The Centers for Medicare and Medicaid Services (CMS) announced the agency will limit coverage for the controversial Alzheimer’s drug Aduhelm to seniors enrolled in clinical trials. The decision is intended to protect seniors while the agency gathers more data on whether Aduhelm slows disease progressions in Alzheimer’s patients.
Aduhelm was granted accelerated approval last year despite scant evidence showing that it works. In one clinical trial patients showed a slight slowing of disease progression, while an identical trial showed no effect at all. Side effects were significant. About 40% of patients experienced side effects that ranged from mild to serious, including brain swelling and brain bleeding. Shortly after the drug was approved, drug maker Biogen announced the price would be $56,000 a year, although it has since reduced the price. The potential cost to Medicare could be between $200 billion to $300 billion a year and rising.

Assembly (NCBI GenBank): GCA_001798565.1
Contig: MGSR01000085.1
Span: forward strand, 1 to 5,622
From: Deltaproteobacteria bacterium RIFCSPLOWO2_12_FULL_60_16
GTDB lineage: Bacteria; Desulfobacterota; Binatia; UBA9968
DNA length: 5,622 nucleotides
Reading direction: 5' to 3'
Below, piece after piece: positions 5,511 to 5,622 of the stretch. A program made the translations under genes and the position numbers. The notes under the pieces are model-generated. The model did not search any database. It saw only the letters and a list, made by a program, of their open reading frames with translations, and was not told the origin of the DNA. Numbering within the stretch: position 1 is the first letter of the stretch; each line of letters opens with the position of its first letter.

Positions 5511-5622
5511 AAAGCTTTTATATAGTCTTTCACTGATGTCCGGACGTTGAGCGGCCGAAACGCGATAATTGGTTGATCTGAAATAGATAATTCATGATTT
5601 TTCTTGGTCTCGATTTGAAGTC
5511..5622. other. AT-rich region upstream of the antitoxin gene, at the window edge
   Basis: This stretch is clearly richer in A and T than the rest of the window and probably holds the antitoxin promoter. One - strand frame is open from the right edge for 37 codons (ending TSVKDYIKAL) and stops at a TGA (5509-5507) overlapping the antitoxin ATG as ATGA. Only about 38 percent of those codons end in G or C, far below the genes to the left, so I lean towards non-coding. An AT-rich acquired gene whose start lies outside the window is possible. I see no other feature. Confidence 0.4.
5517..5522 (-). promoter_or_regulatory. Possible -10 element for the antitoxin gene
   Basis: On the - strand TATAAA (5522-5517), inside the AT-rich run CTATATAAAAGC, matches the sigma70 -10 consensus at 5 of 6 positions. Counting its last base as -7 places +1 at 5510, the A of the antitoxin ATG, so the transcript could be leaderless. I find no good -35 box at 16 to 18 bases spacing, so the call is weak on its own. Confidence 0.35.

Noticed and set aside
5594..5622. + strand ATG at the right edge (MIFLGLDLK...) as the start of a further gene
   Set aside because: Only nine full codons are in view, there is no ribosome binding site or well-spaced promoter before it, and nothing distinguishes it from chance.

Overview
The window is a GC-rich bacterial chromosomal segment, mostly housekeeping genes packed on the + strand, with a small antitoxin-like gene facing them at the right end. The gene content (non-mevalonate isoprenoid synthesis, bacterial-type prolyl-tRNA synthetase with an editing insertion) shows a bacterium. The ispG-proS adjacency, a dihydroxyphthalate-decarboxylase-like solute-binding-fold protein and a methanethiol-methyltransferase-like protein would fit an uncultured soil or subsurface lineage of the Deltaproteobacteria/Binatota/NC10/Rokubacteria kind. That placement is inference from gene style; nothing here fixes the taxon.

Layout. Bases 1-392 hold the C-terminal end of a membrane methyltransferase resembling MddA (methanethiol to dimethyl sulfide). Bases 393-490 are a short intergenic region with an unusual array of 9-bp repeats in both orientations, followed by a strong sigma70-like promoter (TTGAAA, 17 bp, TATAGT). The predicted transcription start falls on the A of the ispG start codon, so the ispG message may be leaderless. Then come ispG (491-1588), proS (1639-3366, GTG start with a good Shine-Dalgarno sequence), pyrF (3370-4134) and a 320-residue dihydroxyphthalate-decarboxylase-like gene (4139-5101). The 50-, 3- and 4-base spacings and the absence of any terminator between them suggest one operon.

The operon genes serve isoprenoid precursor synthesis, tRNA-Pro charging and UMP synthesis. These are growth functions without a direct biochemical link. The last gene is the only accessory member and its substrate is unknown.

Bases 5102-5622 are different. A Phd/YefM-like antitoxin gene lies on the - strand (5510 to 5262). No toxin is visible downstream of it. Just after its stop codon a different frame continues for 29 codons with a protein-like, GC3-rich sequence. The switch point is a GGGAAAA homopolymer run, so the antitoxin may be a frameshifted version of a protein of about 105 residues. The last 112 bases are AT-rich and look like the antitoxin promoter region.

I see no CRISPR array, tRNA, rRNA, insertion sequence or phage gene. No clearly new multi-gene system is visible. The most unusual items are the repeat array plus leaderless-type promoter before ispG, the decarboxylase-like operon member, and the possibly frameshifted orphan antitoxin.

There are about 6 million Alzheimer’s patients in the United States. Experts fear that potentially all of them (or their families) will want them on the pricey drug regardless of whether patients meet the criteria. Indeed, CMS received more than 10,000 comments prior to its final decision. Many were from family members of Alzheimer’s patients, their doctors and advocates for Alzheimer’s disease. Last year Medicare Part B premiums jumped the highest dollar amount in the program’s history largely due to the unknown liability for Aduhelm. CMS wants to ensure Aduheml is safe and effective before 6 million Alzheimer’s patients begin therapy that potentially poses more risk than benefit.